*Names in bold indicate Presenter
I explored this question using a modified grounded theory approach and secondary longitudinal ethnographic data on 256 urban Latino, African American, and White low-income, mostly unmarried, mothers from the Three-City Study (TCS), and a comparable sample of 101 rural mothers from the Family Life Project (FLP). The TCS ethnography was carried out over a six-year period in poor neighborhoods in Boston, Chicago, and San Antonio to monitor the consequences of welfare reform on families and children. The FLP ethnography was conducted over five years, and assessed the lives of low-income families residing in small cities and remote areas in six rural counties in Pennsylvania and North Carolina. Families were recruited into both ethnographies at formal childcare settings (e.g., Head Start), neighborhood community centers, local welfare offices, churches, and other public assistance agencies. At the time of enrollment in the ethnographies, all families had household incomes at or below 200% of the Federal Poverty Line.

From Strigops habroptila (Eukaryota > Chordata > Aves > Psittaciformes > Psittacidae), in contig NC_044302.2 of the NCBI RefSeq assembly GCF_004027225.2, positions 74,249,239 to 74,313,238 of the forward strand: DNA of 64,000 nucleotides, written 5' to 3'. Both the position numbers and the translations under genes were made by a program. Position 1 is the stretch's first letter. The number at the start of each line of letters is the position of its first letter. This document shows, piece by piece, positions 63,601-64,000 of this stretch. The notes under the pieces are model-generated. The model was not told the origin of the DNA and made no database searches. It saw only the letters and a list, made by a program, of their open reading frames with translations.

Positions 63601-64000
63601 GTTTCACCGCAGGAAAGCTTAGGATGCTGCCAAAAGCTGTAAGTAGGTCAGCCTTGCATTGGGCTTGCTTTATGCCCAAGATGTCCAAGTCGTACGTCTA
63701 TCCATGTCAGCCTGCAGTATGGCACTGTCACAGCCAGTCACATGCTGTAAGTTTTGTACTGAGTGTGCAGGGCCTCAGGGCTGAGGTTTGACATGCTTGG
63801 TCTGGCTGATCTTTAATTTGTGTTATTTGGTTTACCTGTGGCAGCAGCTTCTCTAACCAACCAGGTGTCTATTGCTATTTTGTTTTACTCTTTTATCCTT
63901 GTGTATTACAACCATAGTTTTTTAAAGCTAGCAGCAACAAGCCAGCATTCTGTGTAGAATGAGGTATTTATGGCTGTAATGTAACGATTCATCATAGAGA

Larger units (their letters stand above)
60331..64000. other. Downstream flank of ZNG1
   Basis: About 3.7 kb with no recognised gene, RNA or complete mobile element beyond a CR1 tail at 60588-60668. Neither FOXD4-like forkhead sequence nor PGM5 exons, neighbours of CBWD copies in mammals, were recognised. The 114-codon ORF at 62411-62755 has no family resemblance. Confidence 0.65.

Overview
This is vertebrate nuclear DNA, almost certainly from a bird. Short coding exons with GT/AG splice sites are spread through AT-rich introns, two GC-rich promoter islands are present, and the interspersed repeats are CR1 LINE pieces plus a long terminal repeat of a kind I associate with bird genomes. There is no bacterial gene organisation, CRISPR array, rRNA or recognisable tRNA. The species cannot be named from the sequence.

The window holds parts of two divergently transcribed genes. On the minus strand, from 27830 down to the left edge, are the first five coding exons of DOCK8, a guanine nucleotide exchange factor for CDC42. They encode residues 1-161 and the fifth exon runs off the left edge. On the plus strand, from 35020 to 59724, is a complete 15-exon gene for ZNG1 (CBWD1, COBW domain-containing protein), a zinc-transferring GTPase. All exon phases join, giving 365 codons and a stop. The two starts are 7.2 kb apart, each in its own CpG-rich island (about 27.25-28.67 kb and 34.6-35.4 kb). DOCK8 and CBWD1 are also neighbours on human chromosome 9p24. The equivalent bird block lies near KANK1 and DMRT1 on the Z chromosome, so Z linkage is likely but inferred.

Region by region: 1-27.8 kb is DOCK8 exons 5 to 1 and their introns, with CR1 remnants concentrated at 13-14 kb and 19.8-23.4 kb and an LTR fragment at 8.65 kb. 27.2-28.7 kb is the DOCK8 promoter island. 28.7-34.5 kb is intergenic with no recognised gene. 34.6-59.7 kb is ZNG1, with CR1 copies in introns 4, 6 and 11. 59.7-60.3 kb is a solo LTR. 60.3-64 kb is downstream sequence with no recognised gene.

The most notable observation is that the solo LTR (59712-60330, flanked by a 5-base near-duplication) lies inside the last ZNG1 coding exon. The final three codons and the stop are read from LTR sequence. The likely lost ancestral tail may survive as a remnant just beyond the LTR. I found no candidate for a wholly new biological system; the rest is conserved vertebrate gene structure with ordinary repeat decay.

Guided by symbolic interaction theory, findings were coded and derived by comparing what mothers said and did relative to othermothering their romantic partners’ children and interacting with members of their partners’ broader multiple partner fertility networks (e.g., children’s biological mothers). Results indicated that 78% of the TCS mothers and 69% of the FLP mothers had been or were involved in MPF unions, and that while most had othermothered the children of their friends and relatives, 89% of the TCS mothers indicated that they did not coparent their partners’ children from any MPF relationship with 39% of the FLP mothers rendering comparable responses. Overall, urban mothers appeared less favorable in their words and deeds about caring for their romantic partners’ children with other women than did rural mothers. Mothers’ reasons for not taking on the role were embedded in: (a) gendered scripts around second families or casa chicas; (b) the tenuous nature of pass-through MPF relationships; and, (c) mothers’ own desires for their romantic partners to child-swap. And, respondents who chose to othermother these children were distinctly less experienced in their romantic careers than those who did. Several respondents referred to them as “young’uns”- - women who had not yet spent enough time in MPF relationships to understand or reconcile their reasoning for taking on their partners’ children with different women. Implications of these findings for policies and programs are discussed.